He too believes that the manifestations of anti-Semitism in France provoked a persistent rightward shift in Jewish public opinion there, but he also identifies a more deeply rooted process: “Because of violence and a certain hostility on the part of Muslim young people, a tendency toward insularity and isolation began in the Jewish communities, which was given expression mainly in the school system. Most Jews no longer attend state educational institutions; they go to private Jewish schools maintained by Chabad and other Orthodox rabbis. I would imagine that civics is not the most important subject there. They are not especially disturbed by the undermining of democracy.”

North America

Jeremy Saltan, who heads the English-speakers’ unit in Hayamin Hehadash, was 12 when his family came on aliyah to Israel from Chicago in 1995, straight into the era of the Oslo Accords and Palestinian suicide bombers. His political views took shape in the 1999 election campaign, and he began to describe himself as right-wing. American friends who arrived after him, in the early 2000s, expressed solidarity with the right from the outset. “Friends from Chicago who leaned toward the left stayed in the United States,” Saltan says. “It’s only natural that those who come to realize the Zionist dream , fall in love with the country and stay here, also support the government’s policy, and for most of the past two decades the right has been in power.”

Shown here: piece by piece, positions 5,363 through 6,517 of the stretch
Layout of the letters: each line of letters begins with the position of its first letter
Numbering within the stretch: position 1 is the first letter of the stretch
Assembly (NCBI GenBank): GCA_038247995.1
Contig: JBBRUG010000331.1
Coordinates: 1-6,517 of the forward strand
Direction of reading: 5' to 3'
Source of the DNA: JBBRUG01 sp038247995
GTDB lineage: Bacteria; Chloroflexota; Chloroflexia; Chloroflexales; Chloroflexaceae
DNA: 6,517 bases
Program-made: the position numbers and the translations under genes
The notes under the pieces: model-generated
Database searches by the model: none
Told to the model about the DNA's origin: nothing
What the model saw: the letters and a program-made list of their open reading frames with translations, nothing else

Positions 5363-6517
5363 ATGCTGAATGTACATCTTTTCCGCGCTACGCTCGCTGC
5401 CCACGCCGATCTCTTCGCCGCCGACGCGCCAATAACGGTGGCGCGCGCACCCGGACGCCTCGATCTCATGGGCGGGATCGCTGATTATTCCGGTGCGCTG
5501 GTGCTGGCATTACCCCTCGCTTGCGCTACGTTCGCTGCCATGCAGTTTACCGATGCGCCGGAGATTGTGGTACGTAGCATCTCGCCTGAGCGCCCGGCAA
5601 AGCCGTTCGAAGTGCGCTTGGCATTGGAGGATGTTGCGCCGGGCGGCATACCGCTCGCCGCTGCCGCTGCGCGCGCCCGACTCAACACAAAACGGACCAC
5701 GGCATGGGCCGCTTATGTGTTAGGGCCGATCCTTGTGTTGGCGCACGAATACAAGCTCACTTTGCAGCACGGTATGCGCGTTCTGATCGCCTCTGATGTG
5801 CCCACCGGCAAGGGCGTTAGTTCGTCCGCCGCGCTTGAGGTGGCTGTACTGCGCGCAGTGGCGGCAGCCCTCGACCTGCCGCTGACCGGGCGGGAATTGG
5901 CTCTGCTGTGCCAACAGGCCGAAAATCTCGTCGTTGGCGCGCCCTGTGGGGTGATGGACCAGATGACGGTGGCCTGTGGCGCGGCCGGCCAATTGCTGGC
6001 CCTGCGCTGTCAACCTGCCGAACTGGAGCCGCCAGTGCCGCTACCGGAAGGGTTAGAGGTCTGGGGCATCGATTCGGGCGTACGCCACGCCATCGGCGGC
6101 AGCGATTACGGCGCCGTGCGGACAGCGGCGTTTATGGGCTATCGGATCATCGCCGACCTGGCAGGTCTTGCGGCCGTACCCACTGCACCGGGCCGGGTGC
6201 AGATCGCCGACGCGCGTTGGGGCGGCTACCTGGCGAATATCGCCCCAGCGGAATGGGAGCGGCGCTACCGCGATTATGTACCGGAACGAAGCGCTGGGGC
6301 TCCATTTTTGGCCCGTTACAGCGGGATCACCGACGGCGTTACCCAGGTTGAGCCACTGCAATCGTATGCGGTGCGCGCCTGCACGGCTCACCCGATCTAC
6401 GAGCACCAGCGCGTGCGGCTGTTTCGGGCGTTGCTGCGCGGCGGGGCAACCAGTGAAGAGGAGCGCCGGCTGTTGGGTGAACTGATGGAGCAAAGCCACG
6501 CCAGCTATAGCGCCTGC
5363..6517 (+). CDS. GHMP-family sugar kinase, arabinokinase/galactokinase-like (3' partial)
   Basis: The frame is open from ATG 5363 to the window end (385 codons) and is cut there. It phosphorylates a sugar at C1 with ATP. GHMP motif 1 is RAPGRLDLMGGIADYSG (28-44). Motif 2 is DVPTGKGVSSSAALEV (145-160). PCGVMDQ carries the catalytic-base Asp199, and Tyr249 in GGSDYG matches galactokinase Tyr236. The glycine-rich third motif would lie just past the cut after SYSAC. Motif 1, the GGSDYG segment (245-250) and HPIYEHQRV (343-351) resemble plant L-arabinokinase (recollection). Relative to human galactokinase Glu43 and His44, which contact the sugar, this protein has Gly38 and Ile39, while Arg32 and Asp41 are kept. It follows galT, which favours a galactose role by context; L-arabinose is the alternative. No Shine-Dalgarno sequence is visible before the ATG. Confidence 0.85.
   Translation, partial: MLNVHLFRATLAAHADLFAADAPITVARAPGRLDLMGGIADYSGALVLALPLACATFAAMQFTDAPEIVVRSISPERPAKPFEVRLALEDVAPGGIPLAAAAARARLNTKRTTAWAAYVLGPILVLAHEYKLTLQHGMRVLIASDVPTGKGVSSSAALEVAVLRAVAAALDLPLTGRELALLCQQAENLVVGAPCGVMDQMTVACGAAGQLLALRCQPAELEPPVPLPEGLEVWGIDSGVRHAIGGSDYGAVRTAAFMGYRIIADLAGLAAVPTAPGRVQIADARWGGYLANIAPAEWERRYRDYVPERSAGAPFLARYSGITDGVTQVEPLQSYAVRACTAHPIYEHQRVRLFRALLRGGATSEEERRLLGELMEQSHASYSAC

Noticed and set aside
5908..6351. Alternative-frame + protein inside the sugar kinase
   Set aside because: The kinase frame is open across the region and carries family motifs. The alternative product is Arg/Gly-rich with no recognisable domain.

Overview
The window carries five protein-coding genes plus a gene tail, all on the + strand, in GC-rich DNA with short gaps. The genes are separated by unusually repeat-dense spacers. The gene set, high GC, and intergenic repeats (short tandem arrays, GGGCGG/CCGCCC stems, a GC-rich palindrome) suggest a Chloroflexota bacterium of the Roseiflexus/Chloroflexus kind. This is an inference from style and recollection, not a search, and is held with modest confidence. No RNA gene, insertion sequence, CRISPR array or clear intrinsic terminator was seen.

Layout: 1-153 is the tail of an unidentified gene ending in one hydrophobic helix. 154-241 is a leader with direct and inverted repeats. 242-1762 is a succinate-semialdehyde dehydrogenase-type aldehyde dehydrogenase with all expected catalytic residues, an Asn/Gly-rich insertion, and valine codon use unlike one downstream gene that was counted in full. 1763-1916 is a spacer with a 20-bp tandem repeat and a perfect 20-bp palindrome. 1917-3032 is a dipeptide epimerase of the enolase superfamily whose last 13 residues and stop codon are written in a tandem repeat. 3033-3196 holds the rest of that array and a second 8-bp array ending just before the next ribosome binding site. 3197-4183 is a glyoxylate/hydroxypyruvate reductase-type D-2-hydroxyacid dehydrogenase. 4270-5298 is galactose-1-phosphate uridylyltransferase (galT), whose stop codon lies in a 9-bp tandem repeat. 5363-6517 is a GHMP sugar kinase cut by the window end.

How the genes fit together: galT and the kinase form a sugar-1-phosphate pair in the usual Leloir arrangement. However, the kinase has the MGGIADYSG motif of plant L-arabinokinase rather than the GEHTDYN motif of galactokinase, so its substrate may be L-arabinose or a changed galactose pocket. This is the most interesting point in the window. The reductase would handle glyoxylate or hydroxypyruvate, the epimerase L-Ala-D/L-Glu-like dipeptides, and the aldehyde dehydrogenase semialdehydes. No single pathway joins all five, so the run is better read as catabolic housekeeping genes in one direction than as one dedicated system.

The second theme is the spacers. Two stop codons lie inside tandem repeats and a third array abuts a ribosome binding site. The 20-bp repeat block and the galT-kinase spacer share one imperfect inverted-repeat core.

Alexander Gorev